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Egypt fans stone Algeria players

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STORY HIGHLIGHTS
  • Three of Algeria's players are injured as Egyptian fans throw stones at the team bus in Cairo
  • FIFA call for strengthened security to be provided for the ccrunchWorld Cup qualifier between the two north African rivals
  • The last time the two sides met in a qualifier riots followed the game
  • Algeria lead African qualifying Group C which leaves Egypt need to win by three goals to progress
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(CNN) -- Football's world governing body FIFA has called for greater security to be provided after three players from Algeria's national football team were injured when Egyptian fans threw stones at the team bus as it arrived in Cairo on Thursday.

The north African arch-rivals meet on Saturday in a crucial World Cup qualifying game in the Egyptian capital, as the group-leading Desert Foxes aim to qualify for the tournament for the first time since since 1986 at the expense of the reigning African champions.

FIFA delegate, Walter Gagg, witnessed the incident and told reporters: "We saw that three players had been injured -- Khaled Lemmouchia on the head, Rafik Halliche above the eye and Rafik Saifi on the arm.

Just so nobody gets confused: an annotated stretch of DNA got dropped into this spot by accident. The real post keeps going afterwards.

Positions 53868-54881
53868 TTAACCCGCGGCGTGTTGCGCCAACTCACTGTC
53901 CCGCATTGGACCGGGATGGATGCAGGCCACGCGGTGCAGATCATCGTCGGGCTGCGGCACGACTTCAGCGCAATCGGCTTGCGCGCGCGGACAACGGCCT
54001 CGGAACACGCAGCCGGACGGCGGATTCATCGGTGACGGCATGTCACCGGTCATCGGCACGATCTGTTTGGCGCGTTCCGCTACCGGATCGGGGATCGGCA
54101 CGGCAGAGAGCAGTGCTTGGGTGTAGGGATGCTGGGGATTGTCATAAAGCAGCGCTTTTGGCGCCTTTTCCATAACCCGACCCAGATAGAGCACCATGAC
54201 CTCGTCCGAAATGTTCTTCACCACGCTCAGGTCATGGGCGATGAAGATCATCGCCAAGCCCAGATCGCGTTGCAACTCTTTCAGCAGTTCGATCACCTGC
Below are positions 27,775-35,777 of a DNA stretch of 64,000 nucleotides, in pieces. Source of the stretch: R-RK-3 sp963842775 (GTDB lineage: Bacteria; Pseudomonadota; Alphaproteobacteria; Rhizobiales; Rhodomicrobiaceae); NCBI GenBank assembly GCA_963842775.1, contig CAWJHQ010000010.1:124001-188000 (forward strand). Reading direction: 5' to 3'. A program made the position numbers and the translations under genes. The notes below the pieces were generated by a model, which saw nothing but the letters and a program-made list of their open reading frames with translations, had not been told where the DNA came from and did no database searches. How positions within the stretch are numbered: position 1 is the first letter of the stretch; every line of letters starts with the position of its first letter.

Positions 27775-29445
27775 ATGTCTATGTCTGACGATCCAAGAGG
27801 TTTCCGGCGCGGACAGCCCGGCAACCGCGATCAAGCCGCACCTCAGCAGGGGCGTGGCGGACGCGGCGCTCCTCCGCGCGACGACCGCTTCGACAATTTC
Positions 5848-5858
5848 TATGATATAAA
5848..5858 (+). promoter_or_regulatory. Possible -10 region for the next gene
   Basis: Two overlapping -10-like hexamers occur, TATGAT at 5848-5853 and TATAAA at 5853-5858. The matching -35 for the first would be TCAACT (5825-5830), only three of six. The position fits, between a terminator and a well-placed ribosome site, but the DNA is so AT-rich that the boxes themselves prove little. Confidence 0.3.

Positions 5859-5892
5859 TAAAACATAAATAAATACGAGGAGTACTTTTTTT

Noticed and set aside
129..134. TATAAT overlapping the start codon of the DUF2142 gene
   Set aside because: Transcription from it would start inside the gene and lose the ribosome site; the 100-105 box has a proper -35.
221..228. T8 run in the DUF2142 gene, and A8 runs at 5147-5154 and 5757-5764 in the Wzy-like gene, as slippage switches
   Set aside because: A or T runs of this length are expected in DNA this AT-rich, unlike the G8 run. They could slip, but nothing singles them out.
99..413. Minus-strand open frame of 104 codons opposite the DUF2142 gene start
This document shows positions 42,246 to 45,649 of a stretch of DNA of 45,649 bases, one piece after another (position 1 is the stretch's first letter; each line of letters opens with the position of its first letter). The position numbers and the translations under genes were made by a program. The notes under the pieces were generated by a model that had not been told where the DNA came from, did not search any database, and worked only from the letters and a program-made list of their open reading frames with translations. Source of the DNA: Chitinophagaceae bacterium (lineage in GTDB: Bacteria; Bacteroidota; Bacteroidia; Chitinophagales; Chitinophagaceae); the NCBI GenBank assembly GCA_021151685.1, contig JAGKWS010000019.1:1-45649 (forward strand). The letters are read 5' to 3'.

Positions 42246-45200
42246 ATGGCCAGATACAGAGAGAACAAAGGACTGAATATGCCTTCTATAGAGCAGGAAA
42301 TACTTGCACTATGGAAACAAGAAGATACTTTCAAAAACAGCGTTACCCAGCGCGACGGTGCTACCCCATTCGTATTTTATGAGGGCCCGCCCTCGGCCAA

"These weren't superficial injuries. With the stitches needed, we will have to see if these players can play. The team doctor has still to make a decision on that."

Gagg confirmed Algeria's goalkeeping coach had been concussed after the windows of the coach were smashed by stones thrown by fans.

These weren't superficial injuries. With the stitches needed, we will have to see if these players can play
--FIFA delegate, Walter Gagg

FIFA announced their concerns following the incident in a statement on their official Web site which read: "FIFA's Organizing Committee for the FIFA World Cup have asked the Egyptian Football Association and the highest national authorities ... to confirm the implementation of the necessary additional safety and security measures at any time for the Algerian delegation.

"Last week, FIFA had officially written to the Football Associations of Algeria and Egypt to express its firm wish that the preliminary competition for the 2010 FIFA World Cup South Africa ends as it began, in the spirit of fair play with the necessary cooperation of all the parties."

The two north African neighbors have a history of intense competition -- the two sides locked horns in 1989 in a final qualifier for the World Cup hosted by Italy, a match that was followed by riots.

Egypt, despite winning the last two Africa Cup of Nations, are on the brink of failing to qualify for the World Cup that will be held on African soil for the first time in 2010.

The Pharaohs need to win by three-goals to book their place in South Africa, a two-nil win will leave the teams equal on goal difference forcing another play-off to take place on neutral ground.